What Drives Me? – Maslow’s Hierarchy of Needs

In Health-Mastery, Mental Mastery, Strongman Mastery by AdminLeave a Comment

I’ve received an interesting question the other day. This person wanted to know what drives me to push myself further than a normal gym-goer to become a strongman.

Below is Maslow’s hierarchy of needs, which I already talked about before, but I thought it would be good to include it again in order to answer this question.

Maslow's hierarchy of needs

Maslow’s hierarchy of needs

Most people involved in fitness only focus on lower levels of Maslow’s hierarchy, whereas I tend to focus mostly on the upper part and that makes the whole difference. Lets dive deeper into these five different levels of Maslow’s hierarchy.

The lowest level represents physiological needs like breathing, water and food. Basically, all the stuff you need in order to survive on a daily basis. And movement is one of those things! Even though you might get away with not doing it to some degree, your muscles will eventually atrophy if you stop moving it all together.

Just above physiological needs is safety which represents a shelter, but health also plays an extremely important role in terms of being free from illness and feeling safe that you won’t get a disease. To get to this point, you’ll have to reach at least some level of fitness.

Many are just focusing on two levels mentioned above – they just want to be healthy and safe. The next level is love and belonging, which is very important to some and not so much for other people. There are many ways to belong to something. For instance, by looking good you automatically belong to a certain group of people. Vice versa, if you are morbidly overweight, you won’t have the sense of belonging unless everyone around you have the same problem. The importance of this level depends on whether you are self or other people oriented, which also applies to the next level – esteem. For this and similar reasons, people often join groups where they can find those similar to themselves, to experience that feeling of belonging and love. Community of fitness may be of the essence for some, whereas other just like to train by themselves in their own home. So the importance of this aspect primarily depends on your own criteria and values.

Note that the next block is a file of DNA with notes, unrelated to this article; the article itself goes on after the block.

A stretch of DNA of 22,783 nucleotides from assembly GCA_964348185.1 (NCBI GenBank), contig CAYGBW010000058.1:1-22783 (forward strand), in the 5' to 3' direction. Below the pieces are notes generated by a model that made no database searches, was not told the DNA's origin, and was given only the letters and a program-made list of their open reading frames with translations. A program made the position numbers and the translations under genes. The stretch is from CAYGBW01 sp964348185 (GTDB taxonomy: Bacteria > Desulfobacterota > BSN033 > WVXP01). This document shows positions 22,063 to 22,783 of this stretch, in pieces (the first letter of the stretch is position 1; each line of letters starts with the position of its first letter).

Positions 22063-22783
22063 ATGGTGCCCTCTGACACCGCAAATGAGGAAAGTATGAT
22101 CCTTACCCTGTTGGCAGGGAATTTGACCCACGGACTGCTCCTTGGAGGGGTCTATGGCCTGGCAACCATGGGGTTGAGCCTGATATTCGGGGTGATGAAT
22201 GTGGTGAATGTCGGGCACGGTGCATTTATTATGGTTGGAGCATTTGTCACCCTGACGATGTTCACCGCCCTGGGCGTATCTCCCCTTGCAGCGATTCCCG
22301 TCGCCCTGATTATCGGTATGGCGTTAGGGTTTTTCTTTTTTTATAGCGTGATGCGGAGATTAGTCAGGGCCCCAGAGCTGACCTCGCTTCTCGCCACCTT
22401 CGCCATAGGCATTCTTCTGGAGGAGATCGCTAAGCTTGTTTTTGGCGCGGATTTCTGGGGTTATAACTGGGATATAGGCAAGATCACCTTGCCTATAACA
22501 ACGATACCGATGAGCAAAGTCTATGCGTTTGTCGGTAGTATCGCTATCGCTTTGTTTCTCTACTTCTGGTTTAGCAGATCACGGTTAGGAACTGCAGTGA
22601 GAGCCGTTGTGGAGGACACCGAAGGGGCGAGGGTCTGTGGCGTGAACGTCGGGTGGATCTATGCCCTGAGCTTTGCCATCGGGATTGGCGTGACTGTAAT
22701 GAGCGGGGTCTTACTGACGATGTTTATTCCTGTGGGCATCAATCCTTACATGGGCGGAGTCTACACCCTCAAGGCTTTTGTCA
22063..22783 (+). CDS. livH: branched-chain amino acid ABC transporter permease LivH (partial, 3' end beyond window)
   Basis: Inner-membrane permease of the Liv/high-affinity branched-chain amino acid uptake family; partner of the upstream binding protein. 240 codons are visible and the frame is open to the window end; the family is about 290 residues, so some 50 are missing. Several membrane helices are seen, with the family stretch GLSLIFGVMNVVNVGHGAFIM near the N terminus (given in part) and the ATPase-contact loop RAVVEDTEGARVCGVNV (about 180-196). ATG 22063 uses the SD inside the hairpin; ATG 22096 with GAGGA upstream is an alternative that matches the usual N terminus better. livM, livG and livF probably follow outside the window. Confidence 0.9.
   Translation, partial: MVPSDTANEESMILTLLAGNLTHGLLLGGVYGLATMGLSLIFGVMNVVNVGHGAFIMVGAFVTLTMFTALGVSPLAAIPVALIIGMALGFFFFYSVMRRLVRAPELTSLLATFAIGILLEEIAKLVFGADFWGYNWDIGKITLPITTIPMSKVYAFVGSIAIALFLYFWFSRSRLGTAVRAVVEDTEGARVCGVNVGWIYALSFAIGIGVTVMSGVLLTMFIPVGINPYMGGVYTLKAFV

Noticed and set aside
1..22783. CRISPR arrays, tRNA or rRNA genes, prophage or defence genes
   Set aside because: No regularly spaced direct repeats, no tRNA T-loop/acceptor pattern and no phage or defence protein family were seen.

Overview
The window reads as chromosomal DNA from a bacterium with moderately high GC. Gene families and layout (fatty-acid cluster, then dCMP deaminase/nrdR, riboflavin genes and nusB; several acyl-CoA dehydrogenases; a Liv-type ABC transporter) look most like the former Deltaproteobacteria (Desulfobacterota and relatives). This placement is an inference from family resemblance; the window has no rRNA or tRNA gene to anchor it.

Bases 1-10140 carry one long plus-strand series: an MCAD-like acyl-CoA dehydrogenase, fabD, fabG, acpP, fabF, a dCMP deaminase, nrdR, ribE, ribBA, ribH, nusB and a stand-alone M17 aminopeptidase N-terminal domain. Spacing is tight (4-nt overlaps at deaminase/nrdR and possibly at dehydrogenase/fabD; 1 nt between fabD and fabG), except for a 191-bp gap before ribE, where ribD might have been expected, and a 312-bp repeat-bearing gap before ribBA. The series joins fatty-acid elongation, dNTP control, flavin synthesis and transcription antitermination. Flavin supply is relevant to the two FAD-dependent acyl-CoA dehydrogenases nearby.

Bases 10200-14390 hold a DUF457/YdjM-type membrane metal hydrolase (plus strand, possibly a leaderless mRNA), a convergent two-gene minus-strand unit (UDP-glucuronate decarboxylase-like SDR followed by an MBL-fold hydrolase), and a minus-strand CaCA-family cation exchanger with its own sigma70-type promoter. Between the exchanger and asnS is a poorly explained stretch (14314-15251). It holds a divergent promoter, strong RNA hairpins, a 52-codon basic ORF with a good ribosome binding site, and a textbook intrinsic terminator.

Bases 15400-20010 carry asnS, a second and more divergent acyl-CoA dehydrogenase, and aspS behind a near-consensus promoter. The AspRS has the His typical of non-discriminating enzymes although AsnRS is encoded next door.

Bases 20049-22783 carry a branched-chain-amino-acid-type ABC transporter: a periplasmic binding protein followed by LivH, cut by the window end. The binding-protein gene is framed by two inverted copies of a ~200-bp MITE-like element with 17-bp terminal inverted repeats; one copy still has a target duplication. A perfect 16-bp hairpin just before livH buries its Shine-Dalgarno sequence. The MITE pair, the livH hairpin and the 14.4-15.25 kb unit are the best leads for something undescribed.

Esteem is concerning things likeĀ self-esteem, confidence, respect and achievements from and by others. This is pretty important for most people, myself included. When I hit a PR or any type of training goal I feel good and share it on YouTube or Facebook to show people what I’ve done. They congratulate me and I feel good.

But the key point of what drives to me to do what I do lies in the top level of Maslow’s hierarchy of needs, which is self actualization. Creativity, morality, problem solving, spontaneity are all connected to self actualization and becoming more of who you really are. Most people don’t consider fitness to be a way of self actualization or anything to do with becoming more of who they truly are. However, for me this holds the truth. Moreover, the fitness aspect is directly connected to my business which makes it even more important, so I can’t simply stop training. That would be a hypocritical thing to do, not doing what I preach, so how can I expect others to follow my advice?

So take some time to think about where your desire for fitness comes from, where does it fit in this hierarchy and what’s important for you personally. If you train using these higher level of needs, you’ll discover that the lack of motivation for training isn’t what you think about, but what ways can you express yourself through your training.

Leave a Comment